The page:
Five most common reasons for calf mortality - and how Moocall can help
The costliest part of calving season is not getting a calf at all. Calf mortality is one of the biggest expenses in agriculture.
Minimising the cost of this is important, and it helps to know just what you're up against. Here are the 5 most common calving deaths that occured last spring according to Teagasc:
1 - Calves not presented correctly – difficult calvings
Whether the calf comes out facing forwards or backwards, how the calf presents itself during calving can cause a lot of trouble.
Farmers are sometimes left confused as to which way the calf is facing. Additionally, some do not know how to help when a calf has gotten into a spot of bother.
Difficult presentations include: posterior hip flexions; breech presentations; anterior carpal and shoulder flexions; head folded down between legs. This is not an exhaustive list.
2 - Birth defects – calves with a blocked bowel or ‘waterbelly’
Not all birth defects in calves are fatal, but some are very near it.
Blocked bowel: This defect causes a blockage in the digestive system meaning the calf will not be able to pass any waste. The calf will get very sick very quickly and die if nothing is done. Euthanasia is recommended here because often there is more than one blockage.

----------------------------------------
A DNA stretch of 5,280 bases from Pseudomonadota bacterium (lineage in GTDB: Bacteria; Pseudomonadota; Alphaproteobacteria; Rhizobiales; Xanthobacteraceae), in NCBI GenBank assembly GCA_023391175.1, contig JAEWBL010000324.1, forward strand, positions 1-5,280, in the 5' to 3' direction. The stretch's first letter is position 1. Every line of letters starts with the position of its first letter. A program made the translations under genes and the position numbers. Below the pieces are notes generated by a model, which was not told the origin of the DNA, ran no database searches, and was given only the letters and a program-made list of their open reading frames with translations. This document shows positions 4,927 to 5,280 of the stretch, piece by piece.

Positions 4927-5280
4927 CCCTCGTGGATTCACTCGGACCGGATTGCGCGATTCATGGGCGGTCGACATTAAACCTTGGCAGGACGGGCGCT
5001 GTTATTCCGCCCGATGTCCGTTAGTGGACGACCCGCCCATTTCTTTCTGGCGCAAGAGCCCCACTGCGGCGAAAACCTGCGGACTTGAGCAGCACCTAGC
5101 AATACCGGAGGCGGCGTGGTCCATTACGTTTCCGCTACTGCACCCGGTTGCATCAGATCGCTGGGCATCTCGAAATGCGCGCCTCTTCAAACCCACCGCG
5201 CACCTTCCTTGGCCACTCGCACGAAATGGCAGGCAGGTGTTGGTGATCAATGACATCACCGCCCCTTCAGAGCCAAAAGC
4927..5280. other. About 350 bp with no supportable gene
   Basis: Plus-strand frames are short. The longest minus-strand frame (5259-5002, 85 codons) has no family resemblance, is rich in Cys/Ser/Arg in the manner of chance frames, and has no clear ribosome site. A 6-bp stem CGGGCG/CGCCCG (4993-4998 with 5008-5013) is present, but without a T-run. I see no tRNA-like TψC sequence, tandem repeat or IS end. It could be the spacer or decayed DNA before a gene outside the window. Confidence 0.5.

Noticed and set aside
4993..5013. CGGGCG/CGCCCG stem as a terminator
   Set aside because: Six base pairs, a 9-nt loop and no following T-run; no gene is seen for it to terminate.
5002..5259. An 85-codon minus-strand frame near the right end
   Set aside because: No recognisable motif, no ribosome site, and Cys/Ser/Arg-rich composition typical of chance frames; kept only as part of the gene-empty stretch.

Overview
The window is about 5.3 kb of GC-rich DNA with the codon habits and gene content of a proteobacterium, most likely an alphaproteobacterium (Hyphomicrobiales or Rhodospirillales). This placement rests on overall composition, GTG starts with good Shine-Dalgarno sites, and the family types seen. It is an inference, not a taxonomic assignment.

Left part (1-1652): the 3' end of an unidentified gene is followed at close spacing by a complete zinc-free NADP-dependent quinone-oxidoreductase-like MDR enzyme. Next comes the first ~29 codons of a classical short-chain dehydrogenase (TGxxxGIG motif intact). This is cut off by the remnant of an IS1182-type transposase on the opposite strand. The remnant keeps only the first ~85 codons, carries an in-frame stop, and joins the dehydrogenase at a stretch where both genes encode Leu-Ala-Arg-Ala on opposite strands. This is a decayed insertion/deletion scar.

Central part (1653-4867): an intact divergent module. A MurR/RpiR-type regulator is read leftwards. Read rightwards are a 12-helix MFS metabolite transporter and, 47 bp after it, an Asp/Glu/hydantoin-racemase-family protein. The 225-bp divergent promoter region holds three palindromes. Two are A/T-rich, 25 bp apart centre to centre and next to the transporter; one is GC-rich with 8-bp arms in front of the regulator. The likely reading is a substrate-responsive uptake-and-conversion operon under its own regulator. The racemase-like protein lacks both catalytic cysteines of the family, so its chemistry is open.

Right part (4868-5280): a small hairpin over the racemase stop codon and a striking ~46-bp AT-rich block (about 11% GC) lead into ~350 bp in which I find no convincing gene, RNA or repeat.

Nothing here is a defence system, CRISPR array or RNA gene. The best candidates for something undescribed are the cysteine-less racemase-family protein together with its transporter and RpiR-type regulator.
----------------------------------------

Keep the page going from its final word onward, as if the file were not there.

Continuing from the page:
Cleft nostril/palate: This can cause difficulty for the calf in feeding
Schistosoma reflux: This causes a deformity of the entire body
3 - Hemorrhage or anemia – bleeding before/during calving
Anaemia is a disease spread by ticks that usually affects calves aged 8-12 weeks old. However, if a gestating female gets anaemia it can cause abortion. To prevent this from happening you can kill the tick population with an insecticide.
If a cow has a vaginal prolapse, if you don’t intervene, the calf will die because the cow can’t give birth on her own.
These are likely to reoccur each year to taking her out of the breeding herd is recommended.
In a uterine prolapse, the trauma can lead to the cow bleeding to death. Additionally, the cow won’t be able to mother up the calf so that can lead to the calf being weaker.
4 - Placenta separating prematurely
Premature placental separation (PPS) isn’t a well documented condition in cattle.
The premature separation is thought to lead to anoxia and foetal death. The condition is associated with abnormal position of the foetus, although it is unclear whether this is a cause or a consequence.
5 - A lack of oxygen (anoxia) during prolonged, unobserved calvings
When you’re not around to help your cow deliver her calf, it can lead to prolonged births and stillborn calves.
This is why the Moocall Calving sensor is so important - it gives you time to save your cow and calf when time is the most important thing you have.
Anoxia is especially prevalent in backwards presentations like breech births, because the head is the last thing to come out, and the navel can be wedged and flattened leaving the calf without an air supply.
Even if it doesn’t lead to stillbirth, it can make them slow to stand and nurse. It can also make them more susceptible to calfhood diseases including pneumonia, scours and navel infection.
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